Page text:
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Celera Assembler

The Celera Assembler is a De novo whole genome sequence assembler, designed by Celera Genomics. It was created in 1999 and remained proprietary until its release under the GNU license in 2004. With its open-source release came a name change to wgs-assembler. It was also included in the 454 pipeline under the name CABOG in 2008.

Here is a link to the Source Forge Page

Installation instructions

Celera assembler is now installed under /campusdata/BME235/programs/Celera following the instructions given at the Source Forge Release Notes Page.

Following steps were followed to install :

% bzip2 -dc wgs-6.0-beta.tar.bz2 | tar -xf -
% cd wgs-6.0-beta
% cd kmer
% sh configure.sh
% gmake install
% cd ../src
% gmake
% cd ..

Binary distributions need only be unpacked.

% bzip2 -dc wgs-6.0-beta-Linux-amd64.tar.bz2 | tar -xf -

Assembly of Slug Illumina

First I converted the illumina .txt output files into .fastq files using “illuminaToFastq” which is a c program I wrote with source located here:

programs/johnScripts/illuminaToFastq.c

This program takes the two files of each corresponding read pair, checks that both reads in each pair pass illumina's quality filter, and outputs them both into their two respective .fastq files if they both pass the quality filter. Simply judging from the file size of the output, there weren't too many reads weeded out in this step. The reads that pass illumina's quality filter can still be pretty crappy.

After generating these .fastq files, I concatenated the files corresponding to one end of the paired end from each library into a single mate from a single lane. This is necessary in case we want to exclude certain lanes, or tell celera that different lanes have different insert lengths (which it looks like we do want to do).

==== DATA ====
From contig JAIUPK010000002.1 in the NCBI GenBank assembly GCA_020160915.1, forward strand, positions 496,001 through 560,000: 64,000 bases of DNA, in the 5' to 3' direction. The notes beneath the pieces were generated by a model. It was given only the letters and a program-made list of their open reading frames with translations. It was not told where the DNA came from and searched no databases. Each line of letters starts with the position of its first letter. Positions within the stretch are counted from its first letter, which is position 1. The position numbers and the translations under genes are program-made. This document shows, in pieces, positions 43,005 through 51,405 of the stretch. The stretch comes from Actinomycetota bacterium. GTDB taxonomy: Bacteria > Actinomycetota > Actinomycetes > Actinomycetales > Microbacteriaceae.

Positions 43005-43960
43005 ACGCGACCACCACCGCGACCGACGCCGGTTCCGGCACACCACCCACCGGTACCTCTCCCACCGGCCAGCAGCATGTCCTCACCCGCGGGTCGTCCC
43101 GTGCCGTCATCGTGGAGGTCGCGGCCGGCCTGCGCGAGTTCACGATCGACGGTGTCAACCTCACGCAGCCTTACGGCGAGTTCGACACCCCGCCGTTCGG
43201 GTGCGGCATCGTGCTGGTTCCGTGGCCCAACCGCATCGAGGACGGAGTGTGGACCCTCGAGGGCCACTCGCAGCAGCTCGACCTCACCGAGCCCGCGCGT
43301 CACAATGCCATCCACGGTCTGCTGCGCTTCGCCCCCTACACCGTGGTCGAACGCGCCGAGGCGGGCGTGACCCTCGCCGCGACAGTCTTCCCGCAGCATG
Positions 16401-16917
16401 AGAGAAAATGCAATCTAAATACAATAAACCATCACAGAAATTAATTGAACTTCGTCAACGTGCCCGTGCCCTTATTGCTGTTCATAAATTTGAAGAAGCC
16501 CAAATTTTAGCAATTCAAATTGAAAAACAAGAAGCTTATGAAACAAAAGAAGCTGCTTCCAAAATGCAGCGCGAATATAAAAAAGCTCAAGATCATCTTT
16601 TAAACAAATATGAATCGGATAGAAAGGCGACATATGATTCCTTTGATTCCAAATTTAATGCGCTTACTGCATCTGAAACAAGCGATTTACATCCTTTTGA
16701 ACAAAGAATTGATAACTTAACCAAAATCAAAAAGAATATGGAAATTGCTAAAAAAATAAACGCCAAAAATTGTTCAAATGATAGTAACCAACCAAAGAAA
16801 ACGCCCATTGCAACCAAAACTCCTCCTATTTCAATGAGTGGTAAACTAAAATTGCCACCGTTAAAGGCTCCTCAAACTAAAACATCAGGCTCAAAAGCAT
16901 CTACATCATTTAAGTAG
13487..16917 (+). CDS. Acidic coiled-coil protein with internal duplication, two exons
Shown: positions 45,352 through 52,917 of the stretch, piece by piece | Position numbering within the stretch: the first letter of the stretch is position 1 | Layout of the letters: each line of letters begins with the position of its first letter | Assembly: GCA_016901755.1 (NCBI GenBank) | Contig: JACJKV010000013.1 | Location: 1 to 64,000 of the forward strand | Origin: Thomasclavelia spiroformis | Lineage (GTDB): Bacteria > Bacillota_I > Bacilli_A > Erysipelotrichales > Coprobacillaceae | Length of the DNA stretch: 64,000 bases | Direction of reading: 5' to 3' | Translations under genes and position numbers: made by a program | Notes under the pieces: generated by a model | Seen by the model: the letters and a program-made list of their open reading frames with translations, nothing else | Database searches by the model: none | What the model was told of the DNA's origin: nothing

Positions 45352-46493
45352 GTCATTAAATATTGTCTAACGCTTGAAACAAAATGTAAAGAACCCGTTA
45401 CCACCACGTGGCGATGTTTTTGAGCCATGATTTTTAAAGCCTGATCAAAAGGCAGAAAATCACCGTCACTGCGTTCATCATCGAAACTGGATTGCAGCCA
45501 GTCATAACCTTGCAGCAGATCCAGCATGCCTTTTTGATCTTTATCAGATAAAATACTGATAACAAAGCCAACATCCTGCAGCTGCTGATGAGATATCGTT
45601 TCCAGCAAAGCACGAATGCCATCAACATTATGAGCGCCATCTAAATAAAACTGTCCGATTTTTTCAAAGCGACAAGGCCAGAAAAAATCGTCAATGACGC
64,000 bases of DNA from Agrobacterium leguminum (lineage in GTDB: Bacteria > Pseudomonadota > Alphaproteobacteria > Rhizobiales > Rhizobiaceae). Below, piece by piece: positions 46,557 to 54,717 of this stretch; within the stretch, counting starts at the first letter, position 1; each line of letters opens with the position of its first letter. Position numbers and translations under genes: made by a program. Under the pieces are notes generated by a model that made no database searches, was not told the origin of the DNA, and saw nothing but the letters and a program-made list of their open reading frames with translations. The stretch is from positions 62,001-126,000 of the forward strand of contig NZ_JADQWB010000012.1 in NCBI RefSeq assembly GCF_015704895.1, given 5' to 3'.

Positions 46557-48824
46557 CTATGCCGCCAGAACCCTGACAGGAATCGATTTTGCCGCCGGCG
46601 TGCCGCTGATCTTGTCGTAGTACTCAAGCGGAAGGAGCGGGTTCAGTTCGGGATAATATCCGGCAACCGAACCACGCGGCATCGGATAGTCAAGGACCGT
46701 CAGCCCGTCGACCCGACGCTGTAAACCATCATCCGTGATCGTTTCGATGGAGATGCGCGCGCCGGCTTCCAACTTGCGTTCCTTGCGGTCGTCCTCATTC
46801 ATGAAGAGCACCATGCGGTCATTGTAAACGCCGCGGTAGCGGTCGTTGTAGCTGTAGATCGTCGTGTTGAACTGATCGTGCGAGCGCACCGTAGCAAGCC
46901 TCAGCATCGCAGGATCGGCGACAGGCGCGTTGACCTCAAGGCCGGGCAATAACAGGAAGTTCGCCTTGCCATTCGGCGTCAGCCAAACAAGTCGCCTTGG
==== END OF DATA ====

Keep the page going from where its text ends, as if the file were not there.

Finally I generate celera formated files (simply pointers to the .fastq files with additional information tacked on) using the fastqToCA script and the corresponding insert length for each lane.

I exclude lane 4 because it is the controle.

Lane 1-3 have a library size of 202-320. Each read is approximately 75 bases, totaling 150 bases for the read and a corresponding insert length range of (202-150) to (320-150) = 52-170bp insert. So our mean insert is 111 +/- 59.

Lane 5-8 have a library size of 225-263. Each read is approximately 75 bases, totaling 150 bases for the read and a corresponding insert length range of (225-150)-(263-150) = 75 to 113 which gives a mean of 94 +/- 19.

I used these numbers to define the insert size and deviation for the corresponding lane pair files to generate .frg files for celera.

All of these files including .frg output and concatenated fastq reads may be found here:

/campus/BME235/data/slug/Illumina/illumina_run_1/CeleraReads

Generate ".frg" files from fastq files

fastqToCA -insertsize 111 59 -libraryname i1l1 -type illumina -fastq `pwd`/s_1_1_all_qseq.fastq,`pwd`/s_1_2_all_qseq.fastq >s_1_all_all_qseq.frg
fastqToCA -insertsize 111 59 -libraryname i1l2 -type illumina -fastq `pwd`/s_2_1_all_qseq.fastq,`pwd`/s_2_2_all_qseq.fastq >s_2_all_all_qseq.frg
fastqToCA -insertsize 111 59 -libraryname i1l3 -type illumina -fastq `pwd`/s_3_1_all_qseq.fastq,`pwd`/s_3_2_all_qseq.fastq >s_3_all_all_qseq.frg
fastqToCA -insertsize 94 19 -libraryname i1l5 -type illumina -fastq `pwd`/s_5_1_all_qseq.fastq,`pwd`/s_5_2_all_qseq.fastq >s_5_all_all_qseq.frg
fastqToCA -insertsize 94 19 -libraryname i1l6 -type illumina -fastq `pwd`/s_6_1_all_qseq.fastq,`pwd`/s_6_2_all_qseq.fastq >s_6_all_all_qseq.frg
fastqToCA -insertsize 94 19 -libraryname i1l7 -type illumina -fastq `pwd`/s_7_1_all_qseq.fastq,`pwd`/s_7_2_all_qseq.fastq >s_7_all_all_qseq.frg
fastqToCA -insertsize 94 19 -libraryname i1l8 -type illumina -fastq `pwd`/s_8_1_all_qseq.fastq,`pwd`/s_8_2_all_qseq.fastq >s_8_all_all_qseq.frg

Run on high memory machine